--Then, I went to my own bed and enjoyed a nice long nap not connected to a thousand wires. Sweetness. (I think you have to be without something before you can really appreciate it!)

--When I awoke, Jim said that Dean and Leata had called and they were coming with supper. We would all eat together. Don’t you love the body of Christ? Sitting by the fire after they went home we talked about the blessing of our 27-year friendship with them.

--In the evening, I pulled out my book Diamonds in the Dust, by Joni Eareckson Tada. The reading for March 3 couldn’t have been more perfect. Joni described the Maryland farm where she was raised, saying that the path from the county road to their front door was a straight one, but that when the rain had made it muddy, it was anything but easy. She quoted Proverbs 3:5-6 then in the prayer at the end wrote, “…I acknowledge today that I am not promised an easy path, just a straight one if I trust entirely in You. Lord with every pothole, rut, or barrier I may come across, help me to remember to lean on You.” My heart resonated with her words. By the way, I want to say a big thank you to my dear friend Grace for sending me Joni’s book. Your physical challenges and mine cause us both to identify with much of Joni’s perspective on life. You were right. I love this daily devotional!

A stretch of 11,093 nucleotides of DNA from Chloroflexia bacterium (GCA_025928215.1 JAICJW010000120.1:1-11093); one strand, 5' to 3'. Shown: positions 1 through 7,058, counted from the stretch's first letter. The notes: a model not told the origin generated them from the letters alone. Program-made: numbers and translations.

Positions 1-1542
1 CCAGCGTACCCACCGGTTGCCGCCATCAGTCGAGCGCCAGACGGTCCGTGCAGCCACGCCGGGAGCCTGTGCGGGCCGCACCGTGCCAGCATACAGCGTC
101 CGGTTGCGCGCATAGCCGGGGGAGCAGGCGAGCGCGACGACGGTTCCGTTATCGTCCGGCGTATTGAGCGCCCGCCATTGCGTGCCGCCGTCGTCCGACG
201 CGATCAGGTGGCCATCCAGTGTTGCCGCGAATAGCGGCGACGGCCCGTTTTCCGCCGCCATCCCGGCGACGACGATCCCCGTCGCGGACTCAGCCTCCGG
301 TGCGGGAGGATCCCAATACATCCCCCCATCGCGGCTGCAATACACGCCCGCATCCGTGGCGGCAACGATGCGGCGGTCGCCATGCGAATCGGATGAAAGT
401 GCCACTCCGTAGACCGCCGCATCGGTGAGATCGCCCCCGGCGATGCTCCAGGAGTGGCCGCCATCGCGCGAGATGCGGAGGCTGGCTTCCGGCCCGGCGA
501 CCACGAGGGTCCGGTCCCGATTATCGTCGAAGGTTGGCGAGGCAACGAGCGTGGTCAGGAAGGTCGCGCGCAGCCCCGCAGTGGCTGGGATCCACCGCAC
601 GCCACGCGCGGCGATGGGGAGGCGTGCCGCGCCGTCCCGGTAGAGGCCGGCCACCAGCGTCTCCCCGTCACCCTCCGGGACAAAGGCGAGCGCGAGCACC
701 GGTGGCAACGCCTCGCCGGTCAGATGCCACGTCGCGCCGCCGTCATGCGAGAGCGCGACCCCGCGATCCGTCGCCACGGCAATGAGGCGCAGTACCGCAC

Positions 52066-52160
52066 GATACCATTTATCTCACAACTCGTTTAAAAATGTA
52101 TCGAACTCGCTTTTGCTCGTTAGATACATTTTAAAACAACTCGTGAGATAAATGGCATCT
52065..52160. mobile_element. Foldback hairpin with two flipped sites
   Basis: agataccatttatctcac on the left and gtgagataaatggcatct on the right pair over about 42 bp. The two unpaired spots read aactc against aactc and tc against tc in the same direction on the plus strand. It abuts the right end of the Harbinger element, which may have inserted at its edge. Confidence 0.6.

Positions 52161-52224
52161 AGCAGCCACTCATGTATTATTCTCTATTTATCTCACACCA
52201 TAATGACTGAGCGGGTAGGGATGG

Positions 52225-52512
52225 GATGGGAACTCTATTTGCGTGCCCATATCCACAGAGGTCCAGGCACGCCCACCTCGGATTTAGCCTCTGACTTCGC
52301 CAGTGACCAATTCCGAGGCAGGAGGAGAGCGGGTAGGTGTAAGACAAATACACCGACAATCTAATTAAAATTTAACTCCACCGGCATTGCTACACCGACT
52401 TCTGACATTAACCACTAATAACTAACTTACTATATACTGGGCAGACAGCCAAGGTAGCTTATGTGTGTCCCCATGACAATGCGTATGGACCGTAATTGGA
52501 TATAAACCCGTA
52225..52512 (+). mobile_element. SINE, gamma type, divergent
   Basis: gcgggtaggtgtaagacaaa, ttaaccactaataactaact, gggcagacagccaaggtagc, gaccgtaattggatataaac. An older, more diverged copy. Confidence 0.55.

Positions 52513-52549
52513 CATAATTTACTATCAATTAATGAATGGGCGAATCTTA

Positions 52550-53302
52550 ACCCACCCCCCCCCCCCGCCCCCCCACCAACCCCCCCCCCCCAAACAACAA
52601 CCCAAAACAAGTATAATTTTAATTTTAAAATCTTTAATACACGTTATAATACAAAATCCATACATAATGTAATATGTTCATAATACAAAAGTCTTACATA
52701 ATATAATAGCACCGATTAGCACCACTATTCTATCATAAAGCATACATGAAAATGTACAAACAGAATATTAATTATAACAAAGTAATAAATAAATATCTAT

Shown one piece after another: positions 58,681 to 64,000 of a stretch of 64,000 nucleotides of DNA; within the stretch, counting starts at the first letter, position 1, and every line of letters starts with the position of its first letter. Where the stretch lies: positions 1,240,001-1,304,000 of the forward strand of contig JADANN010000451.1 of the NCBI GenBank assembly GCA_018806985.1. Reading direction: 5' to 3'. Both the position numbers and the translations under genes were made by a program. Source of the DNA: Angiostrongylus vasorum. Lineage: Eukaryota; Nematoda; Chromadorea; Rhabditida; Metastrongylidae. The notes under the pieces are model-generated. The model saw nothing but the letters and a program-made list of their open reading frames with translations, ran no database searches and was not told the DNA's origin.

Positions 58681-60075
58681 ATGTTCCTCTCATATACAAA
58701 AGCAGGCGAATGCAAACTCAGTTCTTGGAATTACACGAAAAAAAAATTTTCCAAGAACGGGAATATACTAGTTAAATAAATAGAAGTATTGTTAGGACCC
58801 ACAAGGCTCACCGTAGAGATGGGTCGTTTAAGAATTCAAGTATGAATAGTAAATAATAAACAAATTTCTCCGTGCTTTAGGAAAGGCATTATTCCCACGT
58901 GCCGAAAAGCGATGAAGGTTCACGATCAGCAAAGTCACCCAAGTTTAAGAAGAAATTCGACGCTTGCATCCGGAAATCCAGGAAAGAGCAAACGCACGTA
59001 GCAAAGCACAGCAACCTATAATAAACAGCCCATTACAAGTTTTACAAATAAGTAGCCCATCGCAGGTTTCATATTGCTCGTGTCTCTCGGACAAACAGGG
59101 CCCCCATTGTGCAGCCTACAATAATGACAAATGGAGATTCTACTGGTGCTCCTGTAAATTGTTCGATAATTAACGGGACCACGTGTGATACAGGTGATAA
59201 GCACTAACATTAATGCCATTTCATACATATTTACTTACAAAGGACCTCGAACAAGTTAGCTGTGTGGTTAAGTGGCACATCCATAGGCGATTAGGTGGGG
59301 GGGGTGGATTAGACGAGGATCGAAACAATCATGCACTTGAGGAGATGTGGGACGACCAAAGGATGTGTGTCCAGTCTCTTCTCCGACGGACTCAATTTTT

--And this is sweet! When I got home I found a bouquet of fresh flowers on the table from the ladies at the Bible study I had visited last Wednesday. Thank you to Kathy, Brook, Tanya, Jen, Tracy, Wendy, NorAnne, Michelle, and Kristen. Your gift was God’s exclamation mark that he is my light in the darkness. Last week at this time I hadn’t even met most of you, but now I can’t wait to someday host you in my home.

So! That’s my story. It was a tough week, but there were beams of God’s light everywhere.

“Lord, please help me to remember to focus on the light…not the darkness.”